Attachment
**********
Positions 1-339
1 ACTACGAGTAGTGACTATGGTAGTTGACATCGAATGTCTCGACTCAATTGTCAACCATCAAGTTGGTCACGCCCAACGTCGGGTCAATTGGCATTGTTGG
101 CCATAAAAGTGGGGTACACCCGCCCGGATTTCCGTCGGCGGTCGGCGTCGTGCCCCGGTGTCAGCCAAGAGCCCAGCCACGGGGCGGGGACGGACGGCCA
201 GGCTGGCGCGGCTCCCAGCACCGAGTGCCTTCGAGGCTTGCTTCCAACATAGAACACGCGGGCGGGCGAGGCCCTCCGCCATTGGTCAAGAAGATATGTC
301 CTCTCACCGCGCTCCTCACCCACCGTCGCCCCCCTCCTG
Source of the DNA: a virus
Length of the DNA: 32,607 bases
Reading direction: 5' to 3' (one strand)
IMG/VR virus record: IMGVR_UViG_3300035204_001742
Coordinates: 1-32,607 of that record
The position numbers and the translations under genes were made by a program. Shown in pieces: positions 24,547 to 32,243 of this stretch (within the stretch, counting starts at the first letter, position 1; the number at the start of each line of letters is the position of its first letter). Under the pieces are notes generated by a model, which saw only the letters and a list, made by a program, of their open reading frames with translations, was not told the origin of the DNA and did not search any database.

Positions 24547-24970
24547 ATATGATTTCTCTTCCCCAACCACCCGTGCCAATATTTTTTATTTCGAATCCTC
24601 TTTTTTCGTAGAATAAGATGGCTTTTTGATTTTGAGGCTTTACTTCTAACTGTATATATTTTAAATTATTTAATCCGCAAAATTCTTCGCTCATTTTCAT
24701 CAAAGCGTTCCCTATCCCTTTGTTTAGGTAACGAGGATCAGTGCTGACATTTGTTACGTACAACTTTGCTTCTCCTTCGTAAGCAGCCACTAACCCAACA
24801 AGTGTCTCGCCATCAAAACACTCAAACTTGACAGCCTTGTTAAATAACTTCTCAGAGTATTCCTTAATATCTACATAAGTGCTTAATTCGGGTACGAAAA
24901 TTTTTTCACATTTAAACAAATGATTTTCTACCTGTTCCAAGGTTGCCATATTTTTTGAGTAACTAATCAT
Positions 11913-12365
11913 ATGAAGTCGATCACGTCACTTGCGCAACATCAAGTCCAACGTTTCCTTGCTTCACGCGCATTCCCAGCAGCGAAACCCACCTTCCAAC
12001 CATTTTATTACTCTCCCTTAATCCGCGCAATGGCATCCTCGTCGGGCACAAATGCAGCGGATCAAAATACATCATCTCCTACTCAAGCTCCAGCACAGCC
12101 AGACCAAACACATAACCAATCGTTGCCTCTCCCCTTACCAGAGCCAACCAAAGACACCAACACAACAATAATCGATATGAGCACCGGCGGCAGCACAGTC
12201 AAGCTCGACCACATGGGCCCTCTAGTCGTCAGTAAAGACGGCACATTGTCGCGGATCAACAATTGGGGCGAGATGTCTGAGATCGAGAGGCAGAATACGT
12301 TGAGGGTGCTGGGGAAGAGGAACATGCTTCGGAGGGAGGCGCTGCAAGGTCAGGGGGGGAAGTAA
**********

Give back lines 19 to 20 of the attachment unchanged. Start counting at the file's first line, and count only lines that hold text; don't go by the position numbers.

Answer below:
11913 ATGAAGTCGATCACGTCACTTGCGCAACATCAAGTCCAACGTTTCCTTGCTTCACGCGCATTCCCAGCAGCGAAACCCACCTTCCAAC
12001 CATTTTATTACTCTCCCTTAATCCGCGCAATGGCATCCTCGTCGGGCACAAATGCAGCGGATCAAAATACATCATCTCCTACTCAAGCTCCAGCACAGCC